Plus, we all know that opting out comes with very real consequences. Childfree women are constantly judged and second-guessed, made to feel less than others. They risk being labeled by society as the crazy cat lady, the drunk aunt, or the old maid. Some are ostracized from religious communities, deemed unworthy by a God who prefers to keep women busy birthing and raising kids so the men can focus on the Big Important Things.

Motherhood, at first glance, seems to be the path of least resistance. It’s a way to conform to societal norms, to gain cultural respect, and to get all the likes on social media.

Yes, some women can’t wait to become mothers — the ones who enjoy babysitting for neighbors and taking care of younger siblings and cousins. But many women, and I might venture to say most women, become mothers not because of a yearning they’ve felt since childhood, but because it’s what women of a certain age do.

A growing number of women are bravely choosing to forego children, but let’s not pretend it’s an easy one. Let’s not pretend it’s a simple matter of sitting down at a table to make a pro and con list. Let’s acknowledge that the autonomy we pretend to bestow on young women is hopelessly warped by social pressures, cultural misrepresentations, and a glaring absence of sound information.

RELATED: Woman Says She's Tired Of People Trying To Convince Her To Not Be 'Child-Free' — 'Trust That I Know Me'

Here’s the million-dollar question: Do I wish I’d never had kids?

I honestly can’t say yes or no. I love my kids — with a ferocity that I didn’t know I could muster. And I mostly enjoy the parenting part of parenthood. The rowdy meals, unexpected questions, hard conversations. The glint in my children’s eyes when they properly beat me in a game. The slow process of watching them become their unique selves, who continually stump and surprise me. The nighttime cuddles and weekend walks. The blustery rebellions and desolate tears. The boo-boos and birthday presents. The tickles and giggles, squabbles and screams. All that said, I’m not sure what “choice” I would have made if anyone had told me 13 years ago:

It will take at least a decade for you to reclaim your sense of self. You will become a sponge for your family’s big emotions, expected to absorb and absorb and to give and give. Your sexual organs, having been repurposed for childbirth and breastfeeding, will actively rebel against you. All that Great Possibility you felt in your 20s will become engulfed by childcare logistics. People at work will question your proficiency. Your earning potential will flatline. Weekends and vacations will become exhausting.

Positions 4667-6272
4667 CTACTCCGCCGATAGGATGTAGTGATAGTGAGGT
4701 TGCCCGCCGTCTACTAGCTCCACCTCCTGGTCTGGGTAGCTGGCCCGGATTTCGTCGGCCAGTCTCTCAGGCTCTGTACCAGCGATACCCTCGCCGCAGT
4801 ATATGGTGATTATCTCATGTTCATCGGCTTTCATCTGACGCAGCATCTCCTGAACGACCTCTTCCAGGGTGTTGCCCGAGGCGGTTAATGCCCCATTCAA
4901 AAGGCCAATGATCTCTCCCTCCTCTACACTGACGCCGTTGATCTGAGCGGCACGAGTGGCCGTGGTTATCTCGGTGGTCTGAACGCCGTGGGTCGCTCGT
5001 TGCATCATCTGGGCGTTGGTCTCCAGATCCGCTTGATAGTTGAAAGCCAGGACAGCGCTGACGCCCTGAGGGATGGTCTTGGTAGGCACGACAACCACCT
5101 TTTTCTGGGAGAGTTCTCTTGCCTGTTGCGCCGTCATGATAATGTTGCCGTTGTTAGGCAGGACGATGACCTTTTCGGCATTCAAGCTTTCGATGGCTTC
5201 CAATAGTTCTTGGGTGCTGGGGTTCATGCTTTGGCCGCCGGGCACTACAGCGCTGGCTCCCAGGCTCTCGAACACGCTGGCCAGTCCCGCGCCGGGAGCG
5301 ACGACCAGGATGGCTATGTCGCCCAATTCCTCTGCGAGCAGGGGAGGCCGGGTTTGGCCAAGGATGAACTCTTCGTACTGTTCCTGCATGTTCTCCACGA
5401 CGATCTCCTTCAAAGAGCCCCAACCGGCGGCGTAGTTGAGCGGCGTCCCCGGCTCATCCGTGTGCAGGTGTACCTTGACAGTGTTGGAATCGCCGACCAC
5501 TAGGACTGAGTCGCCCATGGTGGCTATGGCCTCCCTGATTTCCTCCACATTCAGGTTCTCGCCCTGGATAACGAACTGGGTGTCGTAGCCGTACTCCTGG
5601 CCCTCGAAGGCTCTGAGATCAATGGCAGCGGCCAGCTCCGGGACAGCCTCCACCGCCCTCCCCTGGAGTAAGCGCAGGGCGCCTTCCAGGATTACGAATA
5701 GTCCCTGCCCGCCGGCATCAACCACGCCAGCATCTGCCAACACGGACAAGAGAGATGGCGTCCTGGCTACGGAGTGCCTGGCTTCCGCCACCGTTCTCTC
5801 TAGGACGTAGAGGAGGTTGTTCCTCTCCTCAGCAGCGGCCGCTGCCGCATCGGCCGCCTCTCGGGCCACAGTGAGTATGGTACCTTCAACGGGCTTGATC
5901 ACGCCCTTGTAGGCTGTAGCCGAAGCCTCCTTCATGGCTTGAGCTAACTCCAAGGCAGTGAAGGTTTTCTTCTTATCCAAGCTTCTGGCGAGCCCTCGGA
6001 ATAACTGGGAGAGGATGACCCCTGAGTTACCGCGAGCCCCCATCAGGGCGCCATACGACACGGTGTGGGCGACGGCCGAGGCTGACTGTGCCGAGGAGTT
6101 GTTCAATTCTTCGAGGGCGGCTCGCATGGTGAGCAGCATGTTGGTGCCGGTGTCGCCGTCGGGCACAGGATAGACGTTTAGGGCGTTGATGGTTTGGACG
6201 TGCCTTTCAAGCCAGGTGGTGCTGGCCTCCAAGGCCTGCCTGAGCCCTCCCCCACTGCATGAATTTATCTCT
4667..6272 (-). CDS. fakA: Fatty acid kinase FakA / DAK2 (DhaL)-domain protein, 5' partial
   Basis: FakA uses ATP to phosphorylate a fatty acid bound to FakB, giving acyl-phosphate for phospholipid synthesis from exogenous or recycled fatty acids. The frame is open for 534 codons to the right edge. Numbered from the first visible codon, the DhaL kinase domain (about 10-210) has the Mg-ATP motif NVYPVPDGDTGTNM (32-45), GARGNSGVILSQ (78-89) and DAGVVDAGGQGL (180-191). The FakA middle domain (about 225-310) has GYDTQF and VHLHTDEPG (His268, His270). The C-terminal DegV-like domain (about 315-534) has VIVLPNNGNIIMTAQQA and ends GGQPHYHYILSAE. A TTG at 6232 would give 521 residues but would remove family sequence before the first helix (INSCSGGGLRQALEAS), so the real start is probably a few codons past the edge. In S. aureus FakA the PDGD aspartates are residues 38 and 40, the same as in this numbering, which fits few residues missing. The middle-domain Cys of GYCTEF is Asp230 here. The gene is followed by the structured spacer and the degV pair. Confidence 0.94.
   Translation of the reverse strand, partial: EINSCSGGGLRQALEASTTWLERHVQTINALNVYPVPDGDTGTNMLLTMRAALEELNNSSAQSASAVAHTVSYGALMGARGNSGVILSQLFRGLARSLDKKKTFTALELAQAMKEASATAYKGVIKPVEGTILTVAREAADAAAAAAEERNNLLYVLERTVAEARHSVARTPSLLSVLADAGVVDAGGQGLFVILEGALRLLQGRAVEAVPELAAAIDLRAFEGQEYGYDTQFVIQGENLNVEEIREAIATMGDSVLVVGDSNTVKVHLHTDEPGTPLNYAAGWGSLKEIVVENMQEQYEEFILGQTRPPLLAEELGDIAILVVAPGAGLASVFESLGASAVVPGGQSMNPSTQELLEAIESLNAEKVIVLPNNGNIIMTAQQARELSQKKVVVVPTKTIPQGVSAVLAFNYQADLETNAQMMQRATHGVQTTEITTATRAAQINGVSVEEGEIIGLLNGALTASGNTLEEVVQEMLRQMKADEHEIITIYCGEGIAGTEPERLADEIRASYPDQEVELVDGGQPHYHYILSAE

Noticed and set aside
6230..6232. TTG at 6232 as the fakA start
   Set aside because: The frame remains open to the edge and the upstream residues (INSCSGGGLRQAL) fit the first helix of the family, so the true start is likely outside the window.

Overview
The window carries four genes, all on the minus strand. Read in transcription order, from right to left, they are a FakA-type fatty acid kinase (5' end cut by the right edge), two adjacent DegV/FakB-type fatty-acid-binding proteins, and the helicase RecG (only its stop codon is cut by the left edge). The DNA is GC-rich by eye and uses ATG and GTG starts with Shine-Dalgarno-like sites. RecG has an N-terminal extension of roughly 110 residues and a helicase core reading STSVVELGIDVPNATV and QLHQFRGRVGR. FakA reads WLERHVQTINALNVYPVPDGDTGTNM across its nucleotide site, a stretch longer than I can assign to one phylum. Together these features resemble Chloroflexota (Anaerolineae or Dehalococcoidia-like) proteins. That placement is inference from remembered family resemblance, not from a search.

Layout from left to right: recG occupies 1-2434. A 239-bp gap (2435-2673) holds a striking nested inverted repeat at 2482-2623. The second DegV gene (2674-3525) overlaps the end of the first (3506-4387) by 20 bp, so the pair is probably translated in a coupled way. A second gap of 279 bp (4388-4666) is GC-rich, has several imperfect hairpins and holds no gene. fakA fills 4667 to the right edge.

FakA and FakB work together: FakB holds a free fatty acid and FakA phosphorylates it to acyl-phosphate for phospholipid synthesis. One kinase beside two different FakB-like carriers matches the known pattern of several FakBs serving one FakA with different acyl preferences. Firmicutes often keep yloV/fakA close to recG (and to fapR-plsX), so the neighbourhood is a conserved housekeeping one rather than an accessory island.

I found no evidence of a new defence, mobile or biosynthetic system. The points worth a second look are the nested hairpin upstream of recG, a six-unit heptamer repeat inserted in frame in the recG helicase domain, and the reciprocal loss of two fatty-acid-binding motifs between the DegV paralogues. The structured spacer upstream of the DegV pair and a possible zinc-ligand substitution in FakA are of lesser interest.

You’ll realize that the Mom Club you expected to be inducted into doesn’t exist and that women mostly engage in parallel mothering, each of us hunkered down in our own chaotic lives, hardly able to muster the energy to send or respond to texts. You’ll realize that any respect our culture pays to mothers is just lip service, that beyond the cheesy cards, crooning songs, and annual flowers, there is a yawning black void of social support.

Oh yeah, and by the way, over the next decade, Donald Trump will become president (maybe twice), white supremacists will crawl out of the woodwork, a global pandemic will shut down schools, Roe v. Wade will be overturned, housing prices will double, and climate change will rapidly accelerate to the point where it seems entirely plausible that humankind might go extinct within your children’s lifetime.

But hey, I shouldn’t complain. I chose all this, right? I’m encouraged to see more young women in their 20s actively questioning whether or not they want to become mothers, and women of my generation actively questioning notions of what motherhood should be.

Perhaps we can start having more honest conversations about the realities of motherhood in 21st-century America, and in the process, put into place the social supports our counterparts in the rest of the developed world already enjoy. Perhaps by the time my daughter reaches young adulthood, she’ll be able to make a more informed choice than I did — and perhaps the trade-offs for each option will be less onerous.

I certainly hope so. But in the meantime, let’s stop using the fallacy of choice as an excuse to silence women, forego collective responsibility, and leave mothers socially stranded. And let’s not forget that when faced with unplanned pregnancies, some women will no longer have a choice at all.

RELATED: Mom Admits That Motherhood 'Sucks' And She 'Hates' It

Kerala Taylor is an award-winning writer and co-owner of a worker-owned marketing agency. Her weekly stories are dedicated to interrupting notions of what it means to be a mother, woman, worker, and wife. She writes on Medium and has recently launched a Substack publication Mom, Interrupted.

This article was originally published at Substack. Reprinted with permission from the author.